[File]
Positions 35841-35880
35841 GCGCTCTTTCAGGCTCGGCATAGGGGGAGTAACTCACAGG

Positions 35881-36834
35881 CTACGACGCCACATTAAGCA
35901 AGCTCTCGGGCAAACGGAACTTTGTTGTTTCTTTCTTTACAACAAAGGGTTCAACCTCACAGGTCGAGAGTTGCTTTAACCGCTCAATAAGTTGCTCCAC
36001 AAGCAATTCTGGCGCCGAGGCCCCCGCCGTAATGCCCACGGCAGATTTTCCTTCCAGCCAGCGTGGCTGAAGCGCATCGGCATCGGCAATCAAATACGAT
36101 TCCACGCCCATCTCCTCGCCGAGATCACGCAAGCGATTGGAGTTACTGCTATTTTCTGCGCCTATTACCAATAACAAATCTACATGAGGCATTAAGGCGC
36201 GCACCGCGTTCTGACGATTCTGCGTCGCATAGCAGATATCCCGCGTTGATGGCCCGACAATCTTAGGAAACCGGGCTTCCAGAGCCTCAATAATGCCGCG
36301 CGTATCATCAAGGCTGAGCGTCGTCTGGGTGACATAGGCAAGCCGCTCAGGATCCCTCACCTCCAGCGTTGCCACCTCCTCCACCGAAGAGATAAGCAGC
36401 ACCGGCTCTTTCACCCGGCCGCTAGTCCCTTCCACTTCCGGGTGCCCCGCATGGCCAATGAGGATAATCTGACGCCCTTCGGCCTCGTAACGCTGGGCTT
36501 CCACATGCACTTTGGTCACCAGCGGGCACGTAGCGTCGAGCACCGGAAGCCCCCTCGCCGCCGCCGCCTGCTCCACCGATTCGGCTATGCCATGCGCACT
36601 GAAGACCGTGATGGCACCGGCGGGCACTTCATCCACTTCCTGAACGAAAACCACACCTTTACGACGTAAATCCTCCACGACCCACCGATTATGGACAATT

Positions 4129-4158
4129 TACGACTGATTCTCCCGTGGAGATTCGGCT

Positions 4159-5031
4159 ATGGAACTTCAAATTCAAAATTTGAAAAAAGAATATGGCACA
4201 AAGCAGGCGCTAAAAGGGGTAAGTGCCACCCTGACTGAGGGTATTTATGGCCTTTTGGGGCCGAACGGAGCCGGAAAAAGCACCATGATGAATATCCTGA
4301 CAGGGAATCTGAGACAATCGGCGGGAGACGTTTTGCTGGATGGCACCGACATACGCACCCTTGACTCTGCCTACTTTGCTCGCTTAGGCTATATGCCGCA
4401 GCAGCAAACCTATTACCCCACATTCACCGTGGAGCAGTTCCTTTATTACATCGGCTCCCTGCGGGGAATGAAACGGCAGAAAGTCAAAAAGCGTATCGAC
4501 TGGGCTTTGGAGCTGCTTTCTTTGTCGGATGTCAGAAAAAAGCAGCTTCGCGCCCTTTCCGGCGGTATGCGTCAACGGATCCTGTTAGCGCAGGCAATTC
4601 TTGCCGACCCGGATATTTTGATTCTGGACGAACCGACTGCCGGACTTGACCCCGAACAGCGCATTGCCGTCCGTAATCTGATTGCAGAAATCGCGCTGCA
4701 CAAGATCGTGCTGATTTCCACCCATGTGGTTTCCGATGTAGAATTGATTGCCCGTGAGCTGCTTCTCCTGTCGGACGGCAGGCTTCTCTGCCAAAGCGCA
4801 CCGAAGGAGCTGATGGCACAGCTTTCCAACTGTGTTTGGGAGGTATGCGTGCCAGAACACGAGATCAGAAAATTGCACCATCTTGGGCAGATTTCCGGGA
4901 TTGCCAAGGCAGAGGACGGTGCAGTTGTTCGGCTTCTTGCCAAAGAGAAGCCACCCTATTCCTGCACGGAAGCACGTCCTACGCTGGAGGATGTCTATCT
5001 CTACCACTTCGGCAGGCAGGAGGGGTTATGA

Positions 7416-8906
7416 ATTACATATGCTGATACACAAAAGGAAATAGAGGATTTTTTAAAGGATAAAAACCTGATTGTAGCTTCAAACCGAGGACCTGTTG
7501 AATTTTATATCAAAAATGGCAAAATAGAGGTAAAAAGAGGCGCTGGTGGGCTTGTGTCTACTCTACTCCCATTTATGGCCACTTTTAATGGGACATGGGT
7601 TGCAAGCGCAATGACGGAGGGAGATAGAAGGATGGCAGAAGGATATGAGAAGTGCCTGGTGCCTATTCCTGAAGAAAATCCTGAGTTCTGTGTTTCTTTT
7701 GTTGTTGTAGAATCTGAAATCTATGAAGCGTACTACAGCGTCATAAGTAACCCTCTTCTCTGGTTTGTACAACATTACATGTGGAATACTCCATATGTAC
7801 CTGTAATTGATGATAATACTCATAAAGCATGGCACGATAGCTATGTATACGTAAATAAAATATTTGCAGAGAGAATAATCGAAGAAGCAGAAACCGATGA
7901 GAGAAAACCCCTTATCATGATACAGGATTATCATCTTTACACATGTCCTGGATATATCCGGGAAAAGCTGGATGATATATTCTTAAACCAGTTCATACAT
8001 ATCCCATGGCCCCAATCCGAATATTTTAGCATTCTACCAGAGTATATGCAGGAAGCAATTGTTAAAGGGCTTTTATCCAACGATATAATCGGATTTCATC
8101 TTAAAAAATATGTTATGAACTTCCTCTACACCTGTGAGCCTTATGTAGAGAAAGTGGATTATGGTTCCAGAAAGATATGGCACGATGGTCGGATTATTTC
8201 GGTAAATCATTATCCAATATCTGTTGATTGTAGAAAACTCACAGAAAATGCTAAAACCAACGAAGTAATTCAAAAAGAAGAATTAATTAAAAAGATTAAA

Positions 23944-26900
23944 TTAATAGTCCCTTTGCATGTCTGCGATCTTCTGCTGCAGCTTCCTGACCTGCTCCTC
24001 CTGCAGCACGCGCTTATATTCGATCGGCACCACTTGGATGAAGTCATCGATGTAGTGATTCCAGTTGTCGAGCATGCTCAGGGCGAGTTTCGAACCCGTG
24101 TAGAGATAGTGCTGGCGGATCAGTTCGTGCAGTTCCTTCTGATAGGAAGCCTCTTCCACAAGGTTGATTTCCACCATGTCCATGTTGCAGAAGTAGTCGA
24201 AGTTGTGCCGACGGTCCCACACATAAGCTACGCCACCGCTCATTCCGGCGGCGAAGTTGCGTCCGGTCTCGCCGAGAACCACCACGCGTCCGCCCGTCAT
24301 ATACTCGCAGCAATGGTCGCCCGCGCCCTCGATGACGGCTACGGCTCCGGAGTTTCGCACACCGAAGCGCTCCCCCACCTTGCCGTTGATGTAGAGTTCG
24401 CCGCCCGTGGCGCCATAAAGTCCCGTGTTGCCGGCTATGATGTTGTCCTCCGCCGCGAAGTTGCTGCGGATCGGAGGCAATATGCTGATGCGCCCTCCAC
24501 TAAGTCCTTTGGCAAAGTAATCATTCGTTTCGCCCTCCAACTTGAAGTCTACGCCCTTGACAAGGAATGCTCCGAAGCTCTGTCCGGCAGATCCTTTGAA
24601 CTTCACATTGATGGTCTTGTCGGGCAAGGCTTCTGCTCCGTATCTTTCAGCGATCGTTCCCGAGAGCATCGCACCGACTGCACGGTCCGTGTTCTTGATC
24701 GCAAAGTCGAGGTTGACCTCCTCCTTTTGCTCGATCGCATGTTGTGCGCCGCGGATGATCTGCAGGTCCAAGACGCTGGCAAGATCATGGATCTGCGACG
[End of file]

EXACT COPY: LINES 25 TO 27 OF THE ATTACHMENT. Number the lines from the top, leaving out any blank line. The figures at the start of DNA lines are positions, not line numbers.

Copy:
5001 CTACCACTTCGGCAGGCAGGAGGGGTTATGA

Positions 7416-8906
7416 ATTACATATGCTGATACACAAAAGGAAATAGAGGATTTTTTAAAGGATAAAAACCTGATTGTAGCTTCAAACCGAGGACCTGTTG